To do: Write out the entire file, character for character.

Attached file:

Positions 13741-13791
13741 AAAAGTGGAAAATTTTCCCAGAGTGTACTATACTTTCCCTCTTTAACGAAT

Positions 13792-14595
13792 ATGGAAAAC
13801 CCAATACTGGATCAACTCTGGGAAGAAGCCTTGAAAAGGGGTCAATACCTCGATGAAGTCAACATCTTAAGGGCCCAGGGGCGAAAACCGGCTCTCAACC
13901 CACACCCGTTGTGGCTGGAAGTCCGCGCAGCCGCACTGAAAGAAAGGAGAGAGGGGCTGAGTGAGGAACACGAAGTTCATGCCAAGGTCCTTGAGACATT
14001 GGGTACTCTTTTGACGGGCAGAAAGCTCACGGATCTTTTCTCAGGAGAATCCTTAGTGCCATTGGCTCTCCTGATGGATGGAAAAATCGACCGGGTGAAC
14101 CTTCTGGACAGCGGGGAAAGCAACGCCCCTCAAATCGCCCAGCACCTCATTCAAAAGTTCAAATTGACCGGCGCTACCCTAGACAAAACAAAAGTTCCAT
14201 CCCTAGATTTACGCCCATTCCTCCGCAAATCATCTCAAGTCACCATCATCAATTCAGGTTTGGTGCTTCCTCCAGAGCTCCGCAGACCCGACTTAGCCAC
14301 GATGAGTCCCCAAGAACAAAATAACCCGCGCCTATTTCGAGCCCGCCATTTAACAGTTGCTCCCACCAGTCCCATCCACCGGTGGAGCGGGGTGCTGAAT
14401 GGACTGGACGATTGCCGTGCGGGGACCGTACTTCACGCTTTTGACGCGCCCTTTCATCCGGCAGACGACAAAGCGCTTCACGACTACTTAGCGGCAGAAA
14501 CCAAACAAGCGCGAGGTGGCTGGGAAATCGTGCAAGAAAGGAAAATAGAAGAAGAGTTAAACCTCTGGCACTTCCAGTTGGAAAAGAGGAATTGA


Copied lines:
Positions 13741-13791
13741 AAAAGTGGAAAATTTTCCCAGAGTGTACTATACTTTCCCTCTTTAACGAAT

Positions 13792-14595
13792 ATGGAAAAC
13801 CCAATACTGGATCAACTCTGGGAAGAAGCCTTGAAAAGGGGTCAATACCTCGATGAAGTCAACATCTTAAGGGCCCAGGGGCGAAAACCGGCTCTCAACC
13901 CACACCCGTTGTGGCTGGAAGTCCGCGCAGCCGCACTGAAAGAAAGGAGAGAGGGGCTGAGTGAGGAACACGAAGTTCATGCCAAGGTCCTTGAGACATT
14001 GGGTACTCTTTTGACGGGCAGAAAGCTCACGGATCTTTTCTCAGGAGAATCCTTAGTGCCATTGGCTCTCCTGATGGATGGAAAAATCGACCGGGTGAAC
14101 CTTCTGGACAGCGGGGAAAGCAACGCCCCTCAAATCGCCCAGCACCTCATTCAAAAGTTCAAATTGACCGGCGCTACCCTAGACAAAACAAAAGTTCCAT
14201 CCCTAGATTTACGCCCATTCCTCCGCAAATCATCTCAAGTCACCATCATCAATTCAGGTTTGGTGCTTCCTCCAGAGCTCCGCAGACCCGACTTAGCCAC
14301 GATGAGTCCCCAAGAACAAAATAACCCGCGCCTATTTCGAGCCCGCCATTTAACAGTTGCTCCCACCAGTCCCATCCACCGGTGGAGCGGGGTGCTGAAT
14401 GGACTGGACGATTGCCGTGCGGGGACCGTACTTCACGCTTTTGACGCGCCCTTTCATCCGGCAGACGACAAAGCGCTTCACGACTACTTAGCGGCAGAAA
14501 CCAAACAAGCGCGAGGTGGCTGGGAAATCGTGCAAGAAAGGAAAATAGAAGAAGAGTTAAACCTCTGGCACTTCCAGTTGGAAAAGAGGAATTGA